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Article
The Domestic Violence Survivor Assessment: A Tool for Counseling Women in Intimate Partner Violence Relationships
Patient Education and Counseling
  • Jacqueline Dienemann
  • Jacquelyn Campbell, John Hopkins University
  • Karen Landenburger, University of Washington - Tacoma Campus
  • Mary Ann Curry
Publication Date
3-1-2002
Document Type
Article
Abstract

Seeking to end violence and distress in their relationship is the goal of women abused by intimate partners. The theoretical framework guiding development of the domestic violence survivor assessment (DVSA) was Landenburger’s theory of entrapment and recovery. Social context and need to balance care for others and herself influence women’s decision-making about abuse. The DVSA was developed collaboratively between researchers and counselors to gain a deeper understanding of battered women’s cognitive states in order to assist them during counseling to effectively resolve the dilemma of their abusive relationships while experiencing personal growth. Five states are identified which a woman may experience on 11 issues concurrently at the personal, relationship or social context levels. Research to validate the DVSA and suggestions on use with women desiring to preserve their relationship or preserve their self or preserve the resolution of change is described. Using the DVSA for assessment, intervention and measuring intermediate outcomes is delineated.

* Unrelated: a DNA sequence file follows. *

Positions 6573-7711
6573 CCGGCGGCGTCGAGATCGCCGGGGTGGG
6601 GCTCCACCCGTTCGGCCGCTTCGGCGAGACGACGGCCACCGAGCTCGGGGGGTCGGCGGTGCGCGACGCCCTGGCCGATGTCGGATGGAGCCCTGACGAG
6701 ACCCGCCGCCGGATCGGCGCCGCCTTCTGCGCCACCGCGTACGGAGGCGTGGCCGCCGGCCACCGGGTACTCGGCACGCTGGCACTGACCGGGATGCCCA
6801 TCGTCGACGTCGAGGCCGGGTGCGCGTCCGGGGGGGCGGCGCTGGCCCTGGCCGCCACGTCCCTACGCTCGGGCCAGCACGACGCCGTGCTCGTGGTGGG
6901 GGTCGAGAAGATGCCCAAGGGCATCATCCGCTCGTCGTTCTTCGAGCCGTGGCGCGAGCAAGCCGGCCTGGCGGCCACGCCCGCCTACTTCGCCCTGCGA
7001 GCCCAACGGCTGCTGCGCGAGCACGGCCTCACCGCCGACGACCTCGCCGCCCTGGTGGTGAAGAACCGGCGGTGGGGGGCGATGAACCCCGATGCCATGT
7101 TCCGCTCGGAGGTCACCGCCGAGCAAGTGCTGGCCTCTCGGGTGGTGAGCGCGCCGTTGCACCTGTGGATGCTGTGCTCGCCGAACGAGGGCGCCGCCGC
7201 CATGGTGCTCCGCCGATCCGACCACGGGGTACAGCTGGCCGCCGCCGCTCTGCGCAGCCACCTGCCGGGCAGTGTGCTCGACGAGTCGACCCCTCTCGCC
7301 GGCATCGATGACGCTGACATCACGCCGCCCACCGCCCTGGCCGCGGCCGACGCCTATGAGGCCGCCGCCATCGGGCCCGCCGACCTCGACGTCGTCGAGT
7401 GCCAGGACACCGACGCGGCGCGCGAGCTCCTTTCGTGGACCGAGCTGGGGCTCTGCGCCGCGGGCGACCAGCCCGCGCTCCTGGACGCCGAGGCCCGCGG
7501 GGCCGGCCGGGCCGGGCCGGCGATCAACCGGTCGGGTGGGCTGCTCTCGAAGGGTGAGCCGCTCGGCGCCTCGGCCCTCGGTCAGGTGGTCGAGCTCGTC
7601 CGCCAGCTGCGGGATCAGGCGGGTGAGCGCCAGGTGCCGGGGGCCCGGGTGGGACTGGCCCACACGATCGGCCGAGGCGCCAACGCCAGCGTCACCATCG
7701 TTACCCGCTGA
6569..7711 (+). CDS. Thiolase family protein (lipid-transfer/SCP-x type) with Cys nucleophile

DOI
10.1016/S0738-3991(01)00216-6
Version
pre-print, post-print, no publisher's pdf
Citation Information
Jacqueline Dienemann, Jacquelyn Campbell, Karen Landenburger and Mary Ann Curry. "The Domestic Violence Survivor Assessment: A Tool for Counseling Women in Intimate Partner Violence Relationships" Patient Education and Counseling Vol. 46 Iss. 3 (2002) p. 221 - 228
Available at: http://works.bepress.com/karen_landenburger/4/